Making Your Own Cards

By Sue Hawkins

It is often difficult to find the right size and colour of card, so, why not try making your own? Always pad them, unless very small. Buy thin wadding or the card may distort – if it seems too thick, just pull off a layer.

You will need:

Cutting mat; sharp craft knife (small, with a good point); set square; metal ruler; pencil; sheet of coloured card (Canford card is easy to cut, with a good selection of colours); thin polyester wadding; adhesive or double-sided tape; gold or silver pen (one that draws fine lines without blotting)

  1. Plan the size of aperture, then the card (bottom margin wider than top and sides).
  2. Draw the card, on the wrong side, using the set square for corners. Draw three sections, the aperture in the middle. Pressing down firmly on the ruler and cutting slowly along it, cut the card, then the aperture. Rectangular apertures are easy to cut this way. Circular and oval apertures can be cut using the rims of cups, glasses and small oval dishes as templates.
  3. Score the two fold lines on the inside by running the back of the knife along the ruler. Fold the card, and check all edges meet. If necessary, trim the inner section, and edges. Add lines and embellishments.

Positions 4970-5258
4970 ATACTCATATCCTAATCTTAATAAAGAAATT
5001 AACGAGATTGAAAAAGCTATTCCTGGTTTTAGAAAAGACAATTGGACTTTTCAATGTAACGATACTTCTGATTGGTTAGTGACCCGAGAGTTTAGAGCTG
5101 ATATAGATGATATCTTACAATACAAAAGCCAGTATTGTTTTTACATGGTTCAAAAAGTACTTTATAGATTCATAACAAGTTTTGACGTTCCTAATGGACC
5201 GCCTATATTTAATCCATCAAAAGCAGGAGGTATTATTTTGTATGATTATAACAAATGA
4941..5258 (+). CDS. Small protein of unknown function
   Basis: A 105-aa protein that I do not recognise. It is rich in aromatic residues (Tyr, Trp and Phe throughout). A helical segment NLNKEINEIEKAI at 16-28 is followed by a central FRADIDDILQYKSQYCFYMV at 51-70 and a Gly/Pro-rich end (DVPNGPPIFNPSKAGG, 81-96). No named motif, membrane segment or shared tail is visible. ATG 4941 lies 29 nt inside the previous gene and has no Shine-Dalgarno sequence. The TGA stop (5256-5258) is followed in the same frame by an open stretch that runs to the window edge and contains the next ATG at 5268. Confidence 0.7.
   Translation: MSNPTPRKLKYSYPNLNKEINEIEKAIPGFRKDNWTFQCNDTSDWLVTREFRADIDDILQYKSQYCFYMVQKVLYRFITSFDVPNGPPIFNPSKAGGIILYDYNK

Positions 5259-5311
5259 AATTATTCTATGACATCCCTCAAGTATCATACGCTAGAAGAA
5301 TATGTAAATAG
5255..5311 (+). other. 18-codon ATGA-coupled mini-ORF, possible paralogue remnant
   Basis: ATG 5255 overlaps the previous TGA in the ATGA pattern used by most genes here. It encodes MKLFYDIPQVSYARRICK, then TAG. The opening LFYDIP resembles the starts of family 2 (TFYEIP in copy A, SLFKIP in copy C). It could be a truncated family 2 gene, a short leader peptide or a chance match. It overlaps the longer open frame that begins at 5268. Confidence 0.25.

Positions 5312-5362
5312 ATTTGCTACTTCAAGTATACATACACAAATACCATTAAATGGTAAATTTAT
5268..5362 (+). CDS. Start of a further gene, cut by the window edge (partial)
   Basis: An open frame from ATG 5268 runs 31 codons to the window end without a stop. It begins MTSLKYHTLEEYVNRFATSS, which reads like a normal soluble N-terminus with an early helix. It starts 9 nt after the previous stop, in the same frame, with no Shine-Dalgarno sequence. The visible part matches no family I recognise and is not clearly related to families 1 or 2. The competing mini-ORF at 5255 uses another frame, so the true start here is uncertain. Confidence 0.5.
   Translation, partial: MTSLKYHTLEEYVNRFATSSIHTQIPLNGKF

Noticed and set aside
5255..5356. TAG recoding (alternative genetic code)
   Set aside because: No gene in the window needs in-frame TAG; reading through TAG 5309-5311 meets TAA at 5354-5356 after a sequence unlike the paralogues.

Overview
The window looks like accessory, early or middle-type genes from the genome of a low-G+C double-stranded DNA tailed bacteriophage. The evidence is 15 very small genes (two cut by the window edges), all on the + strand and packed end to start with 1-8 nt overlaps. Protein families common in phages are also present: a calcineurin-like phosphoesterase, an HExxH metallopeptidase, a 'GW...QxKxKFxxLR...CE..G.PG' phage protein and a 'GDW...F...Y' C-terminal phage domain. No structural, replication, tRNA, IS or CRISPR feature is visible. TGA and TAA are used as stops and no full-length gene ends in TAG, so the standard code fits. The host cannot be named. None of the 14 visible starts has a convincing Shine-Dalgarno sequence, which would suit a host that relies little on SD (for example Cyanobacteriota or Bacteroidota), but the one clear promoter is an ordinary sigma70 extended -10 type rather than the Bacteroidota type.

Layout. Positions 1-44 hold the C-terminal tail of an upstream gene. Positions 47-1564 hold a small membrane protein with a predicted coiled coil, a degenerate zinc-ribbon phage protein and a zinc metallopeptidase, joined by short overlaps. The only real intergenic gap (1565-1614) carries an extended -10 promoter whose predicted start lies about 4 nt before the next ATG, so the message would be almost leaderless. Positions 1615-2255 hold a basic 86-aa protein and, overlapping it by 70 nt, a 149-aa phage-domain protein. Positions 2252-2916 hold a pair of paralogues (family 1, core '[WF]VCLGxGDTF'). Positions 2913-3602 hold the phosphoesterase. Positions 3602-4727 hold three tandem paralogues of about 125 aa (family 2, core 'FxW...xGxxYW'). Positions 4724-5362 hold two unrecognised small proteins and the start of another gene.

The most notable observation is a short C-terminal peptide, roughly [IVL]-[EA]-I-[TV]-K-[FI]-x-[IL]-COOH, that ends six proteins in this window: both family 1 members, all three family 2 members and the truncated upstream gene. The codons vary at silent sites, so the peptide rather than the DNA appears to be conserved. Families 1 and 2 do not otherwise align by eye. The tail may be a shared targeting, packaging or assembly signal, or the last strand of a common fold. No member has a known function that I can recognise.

4. Press your finished stitching carefully on the wrong side on several layers of towel.
  5. If using padding, cut a piece of polyester wadding the same size as the aperture.
  6. Open the card. Check the design fits the aperture. Trim the fabric to same size as the card. Apply a thin coat of adhesive or double-sided tape to the inside of the aperture. Lay the stitching face up and place the aperture over it. Check the position before pressing it down. Lay the pre-cut wadding over the back of the stitching, exactly behind the aperture. Put a dab of adhesive or a short length of tape in the centre of the fold-in section. Fold this section in to stick on the wadding and hold it exactly behind your stitching.
  7. Secure the fold-in section with adhesive or tape. If your finished card seems a little buckled when completely dry, press it under a pile of books, protecting the stitching with wadding to prevent it being crushed.